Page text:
What to Do When You Sustain Injuries as a Pedestrian

Pedestrians frequent the streets of New York. Many people walk through the city, whether to get to work, for exercise, or simply to experience all New York has to offer. Walking proves more economical than driving and serves as a great way to avoid traffic jams. However, in congested urban areas, motor vehicles face a higher risk of hitting pedestrians. Staten Island remains the most dangerous area for pedestrians in the U.S., closely followed by the Bronx, Brooklyn, and Queens.

In New Jersey, pedestrians in Paterson and E. Orange also face a high risk of sustaining injuries in an accident. New York has some of the highest pedestrian traffic rates in the US. In a recent year, New York City experienced 121 pedestrian fatalities. Pedestrian accidents often go unreported, partly because the pedestrian doesn’t fully understand his or her rights, or because the driver leaves the scene without ever providing identification.

According to the U.S Centers for Disease Control and Prevention (CDC), nearly 6,000 U.S. pedestrians die each year due to motor vehicle crashes, and approximately 130,000 received emergency treatment for their injuries. Preliminary data from the Governors Highway Safety Association for 2020 indicated a high pedestrian fatality rate of 6,721 pedestrian deaths, even though people drove much less during the pandemic.

Individuals over the age of 65 and those below the age of 15 face the most risk. Of course, nobody plans to sustain injuries in a pedestrian accident, but for the sake of your personal and financial well-being, it helps to know what steps you should take in the immediate aftermath of a pedestrian accident.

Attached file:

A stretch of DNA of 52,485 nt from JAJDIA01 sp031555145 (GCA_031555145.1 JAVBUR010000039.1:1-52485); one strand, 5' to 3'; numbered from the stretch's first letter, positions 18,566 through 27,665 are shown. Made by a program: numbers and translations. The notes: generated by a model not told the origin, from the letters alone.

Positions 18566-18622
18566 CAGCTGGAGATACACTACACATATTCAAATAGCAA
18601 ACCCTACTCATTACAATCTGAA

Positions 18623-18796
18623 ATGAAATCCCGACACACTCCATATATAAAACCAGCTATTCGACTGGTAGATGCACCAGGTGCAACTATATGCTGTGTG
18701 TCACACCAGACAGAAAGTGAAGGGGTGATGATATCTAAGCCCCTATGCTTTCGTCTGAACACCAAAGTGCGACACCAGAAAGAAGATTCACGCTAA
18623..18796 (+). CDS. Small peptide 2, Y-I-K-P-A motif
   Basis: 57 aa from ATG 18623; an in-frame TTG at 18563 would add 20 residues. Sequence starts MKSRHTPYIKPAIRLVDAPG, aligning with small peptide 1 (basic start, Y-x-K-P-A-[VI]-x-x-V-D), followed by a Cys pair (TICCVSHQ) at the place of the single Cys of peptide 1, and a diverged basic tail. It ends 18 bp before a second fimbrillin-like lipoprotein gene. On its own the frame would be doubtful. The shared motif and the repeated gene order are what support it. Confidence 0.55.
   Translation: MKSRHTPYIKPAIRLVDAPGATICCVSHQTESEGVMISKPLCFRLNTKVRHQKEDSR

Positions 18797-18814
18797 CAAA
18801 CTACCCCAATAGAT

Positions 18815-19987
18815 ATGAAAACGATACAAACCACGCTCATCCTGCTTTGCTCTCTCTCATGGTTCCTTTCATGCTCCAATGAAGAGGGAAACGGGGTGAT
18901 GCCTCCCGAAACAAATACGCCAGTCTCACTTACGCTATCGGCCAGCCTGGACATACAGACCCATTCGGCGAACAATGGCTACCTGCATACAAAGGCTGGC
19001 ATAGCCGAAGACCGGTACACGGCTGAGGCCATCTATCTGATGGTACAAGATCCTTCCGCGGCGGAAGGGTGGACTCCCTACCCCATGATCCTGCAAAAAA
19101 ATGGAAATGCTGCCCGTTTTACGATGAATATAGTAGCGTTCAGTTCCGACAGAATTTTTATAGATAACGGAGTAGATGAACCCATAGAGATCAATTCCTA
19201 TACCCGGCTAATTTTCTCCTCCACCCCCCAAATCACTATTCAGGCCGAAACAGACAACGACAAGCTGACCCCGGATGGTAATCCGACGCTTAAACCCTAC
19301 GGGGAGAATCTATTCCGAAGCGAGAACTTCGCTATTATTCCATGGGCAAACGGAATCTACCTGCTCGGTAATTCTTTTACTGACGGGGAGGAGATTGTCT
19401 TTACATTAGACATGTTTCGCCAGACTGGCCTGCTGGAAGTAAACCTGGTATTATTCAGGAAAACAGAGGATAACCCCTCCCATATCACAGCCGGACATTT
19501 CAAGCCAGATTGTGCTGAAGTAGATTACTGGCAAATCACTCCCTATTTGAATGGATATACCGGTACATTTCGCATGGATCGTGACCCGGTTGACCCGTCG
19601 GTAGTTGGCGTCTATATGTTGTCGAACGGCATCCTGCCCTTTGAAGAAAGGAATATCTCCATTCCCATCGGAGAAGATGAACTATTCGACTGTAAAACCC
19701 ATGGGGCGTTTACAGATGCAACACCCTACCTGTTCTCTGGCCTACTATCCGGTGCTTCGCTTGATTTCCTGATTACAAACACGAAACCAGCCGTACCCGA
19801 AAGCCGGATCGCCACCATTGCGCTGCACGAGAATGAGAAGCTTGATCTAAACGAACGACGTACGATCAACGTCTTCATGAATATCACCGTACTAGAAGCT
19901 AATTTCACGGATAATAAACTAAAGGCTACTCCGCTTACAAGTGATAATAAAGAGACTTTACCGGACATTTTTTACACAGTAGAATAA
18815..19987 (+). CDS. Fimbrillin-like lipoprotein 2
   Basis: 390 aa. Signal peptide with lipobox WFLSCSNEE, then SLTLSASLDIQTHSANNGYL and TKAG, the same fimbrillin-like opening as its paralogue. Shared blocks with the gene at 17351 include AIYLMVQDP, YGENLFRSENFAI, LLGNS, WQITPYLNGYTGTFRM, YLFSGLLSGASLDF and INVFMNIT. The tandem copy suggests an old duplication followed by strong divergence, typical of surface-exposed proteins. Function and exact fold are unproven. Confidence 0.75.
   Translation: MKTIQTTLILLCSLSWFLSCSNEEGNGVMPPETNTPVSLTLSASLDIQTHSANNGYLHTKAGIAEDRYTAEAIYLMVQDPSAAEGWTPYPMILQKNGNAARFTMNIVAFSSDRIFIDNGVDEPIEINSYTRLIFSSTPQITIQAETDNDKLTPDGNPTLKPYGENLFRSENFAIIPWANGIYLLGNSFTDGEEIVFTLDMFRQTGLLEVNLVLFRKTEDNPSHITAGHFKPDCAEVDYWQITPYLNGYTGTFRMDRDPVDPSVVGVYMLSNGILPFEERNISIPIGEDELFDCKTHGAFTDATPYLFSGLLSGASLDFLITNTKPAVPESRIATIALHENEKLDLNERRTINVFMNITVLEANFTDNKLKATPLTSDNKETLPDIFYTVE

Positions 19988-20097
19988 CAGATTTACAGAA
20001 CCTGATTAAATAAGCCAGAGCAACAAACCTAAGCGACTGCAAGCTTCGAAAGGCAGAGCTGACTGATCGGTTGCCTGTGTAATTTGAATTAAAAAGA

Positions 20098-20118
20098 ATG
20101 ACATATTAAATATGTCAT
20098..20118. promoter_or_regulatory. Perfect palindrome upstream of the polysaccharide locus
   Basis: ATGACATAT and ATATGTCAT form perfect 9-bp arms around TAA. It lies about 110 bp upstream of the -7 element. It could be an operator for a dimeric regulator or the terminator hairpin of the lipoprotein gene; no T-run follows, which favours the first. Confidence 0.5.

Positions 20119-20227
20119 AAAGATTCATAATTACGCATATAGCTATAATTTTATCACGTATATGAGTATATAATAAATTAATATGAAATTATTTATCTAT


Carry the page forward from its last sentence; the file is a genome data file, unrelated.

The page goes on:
For more information or a free case evaluation, call an experienced New York pedestrian accident attorney today.

Common Causes of Pedestrian Accidents

Many different things can cause a pedestrian accident. Many of these causes involve driver negligence. Factors contributing to pedestrian accidents include:

Distracted driving

According to the National Highway Traffic Safety Administration (NHTSA), in a recent year, distracted driving caused 2,841 fatal accidents, 400 of which involved pedestrians. These may include manual, visual, or cognitive distractions, such as texting, checking a GPS, or reaching for an object.

Driving while impaired by drugs or alcohol

Drunk driving crashes claim the lives of about 28 people each day. Alcohol and drugs affect thinking, reasoning, and muscle coordination, all of which can cause a preventable pedestrian accident.

Driving while fatigued

The effects of driving while fatigued usually prove similar to those of impaired driving. When a driver drives while not fully awake, the driver may not see a pedestrian or react in time to avoid an accident.

Failure to yield or stop

We frequently see drivers who roll through stop signs rather than making a full stop; drivers making left-hand turns into the path of a pedestrian; or drivers who fail to yield to pedestrians. All of these careless driver errors can result in a fatality.


Driving too fast reduces reaction time and the ability to stop. Typically, the faster the car travels at the time of the accident, the more severe the pedestrian injury.